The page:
Dr. Jennifer Fluri, a geography professor at the University of Colorado Boulder and director of the CU-Boulder Affordable Housing Research Initiative (CU BAHRI), which has partnered with the city, Boulder Housing Partners, Thistle, and other affordable housing and social services agencies, said her team has documented a link between racial background and the need for affordable housing in Boulder. The CU BAHRI team conducted oral histories with Latinx and Black, Indigenous and other people of color (BIPOC) who have experienced racism and economic exclusion in Boulder. “We were not finding clear institutionalized racism like redlining based on racial makeup in the housing division or in affordable housing communities,” she said. But the team did find instances of abuses of power, such as realtors who required Latinx home buyers to pay $1,000 just to be shown a home or who were threatened with deportation if they didn’t sell their home. Many people interviewed said they did not feel safe in Boulder’s predominantly white community. Much of the racial discrimination in Boulder, she said, “is implicit and unconscious bias.”
“We have a shared responsibility to acknowledge our past and create a path forward,” said Laura Soto of Bridging Communication. The city needs to “bring an inclusive lens for housing that benefits the community as a whole.” Soto moderated a panel discussion that included Lisa Bender, president of the Minneapolis City Council and an urban planner, Dr. Abby Hickox, associate director of the CU Arts & Sciences Honors Program and co-founder of CU BAHRI, and Dr. Tiffany Manuel, or “Dr. T.,” president of TheCaseMade, a national consulting firm focused on strategic community planning for diversity, equity, and inclusion.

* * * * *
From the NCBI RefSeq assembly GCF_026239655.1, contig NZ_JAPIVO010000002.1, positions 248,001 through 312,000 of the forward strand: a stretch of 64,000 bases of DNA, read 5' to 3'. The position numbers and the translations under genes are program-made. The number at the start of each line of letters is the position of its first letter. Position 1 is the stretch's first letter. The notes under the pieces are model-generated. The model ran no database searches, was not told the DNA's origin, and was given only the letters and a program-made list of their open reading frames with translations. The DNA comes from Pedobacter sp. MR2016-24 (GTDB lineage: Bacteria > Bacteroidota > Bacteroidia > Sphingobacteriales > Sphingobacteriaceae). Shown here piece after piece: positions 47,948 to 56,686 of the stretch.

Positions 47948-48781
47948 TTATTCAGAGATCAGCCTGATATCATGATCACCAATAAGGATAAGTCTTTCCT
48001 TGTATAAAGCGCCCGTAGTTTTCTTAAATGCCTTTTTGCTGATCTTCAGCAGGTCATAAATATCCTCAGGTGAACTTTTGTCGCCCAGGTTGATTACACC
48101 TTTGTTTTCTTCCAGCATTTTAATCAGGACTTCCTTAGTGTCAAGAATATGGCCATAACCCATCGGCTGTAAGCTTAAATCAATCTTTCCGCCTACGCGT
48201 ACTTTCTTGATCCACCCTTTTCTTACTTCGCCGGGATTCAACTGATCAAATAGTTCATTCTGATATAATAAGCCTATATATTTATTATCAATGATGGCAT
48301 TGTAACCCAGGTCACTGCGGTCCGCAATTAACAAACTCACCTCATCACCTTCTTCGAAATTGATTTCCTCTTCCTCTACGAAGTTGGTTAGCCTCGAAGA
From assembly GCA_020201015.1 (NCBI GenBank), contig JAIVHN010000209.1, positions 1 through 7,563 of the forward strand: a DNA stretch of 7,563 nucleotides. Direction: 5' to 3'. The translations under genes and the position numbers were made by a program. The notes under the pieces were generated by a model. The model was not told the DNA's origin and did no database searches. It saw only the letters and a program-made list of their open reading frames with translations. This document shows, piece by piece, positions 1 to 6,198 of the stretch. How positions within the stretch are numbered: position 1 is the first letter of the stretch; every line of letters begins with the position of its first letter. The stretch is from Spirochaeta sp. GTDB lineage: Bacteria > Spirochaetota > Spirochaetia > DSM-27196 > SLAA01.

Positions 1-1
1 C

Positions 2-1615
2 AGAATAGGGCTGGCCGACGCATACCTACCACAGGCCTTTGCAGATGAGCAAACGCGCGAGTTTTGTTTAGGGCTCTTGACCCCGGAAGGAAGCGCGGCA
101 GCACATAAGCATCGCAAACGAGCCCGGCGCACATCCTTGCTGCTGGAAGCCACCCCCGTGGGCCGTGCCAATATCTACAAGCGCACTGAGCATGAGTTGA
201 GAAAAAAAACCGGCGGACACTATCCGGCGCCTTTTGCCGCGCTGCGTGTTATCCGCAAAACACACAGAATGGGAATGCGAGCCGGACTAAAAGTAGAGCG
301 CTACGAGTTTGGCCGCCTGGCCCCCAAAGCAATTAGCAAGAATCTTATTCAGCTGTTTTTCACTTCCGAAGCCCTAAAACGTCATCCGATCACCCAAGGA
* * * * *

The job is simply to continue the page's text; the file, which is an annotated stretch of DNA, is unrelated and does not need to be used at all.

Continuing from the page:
Bender was elected to the Minneapolis City Council in 2014 as a housing advocate, as the city population was growing, housing prices were rising, and many residents were calling for more diverse and affordable housing options. In 2020, Minneapolis became the first major U.S. city to abolish single-family zoning, opening up nearly three-quarters of the city’s land, which was zoned for single-family homes, for denser and more diverse housing. The city updated the zoning code to allow for duplexes and triplexes citywide in single-family neighborhoods and denser development along transit corridors. (For a deeper dive, see “Rezoning History,” published by Land Lines/Lincoln Institute of Land Policy.
Minneapolis has accomplished other significant housing changes. Since 2014, led by a progressive mayor and city council, it has permitted accessory dwelling units (ADUs), encouraged the development of smaller “missing middle” apartment buildings, instituted protections for renters, and has eliminated parking minimums and occupancy ordinances, with no maximum number of residents per home. The city is working with local contractors and neighborhoods of color to redevelop properties, sell homes to local families, help finance cooperative housing purchases, and provide financial assistance and tenant opportunity-to-purchase options, partnering with nonprofits to buy homes.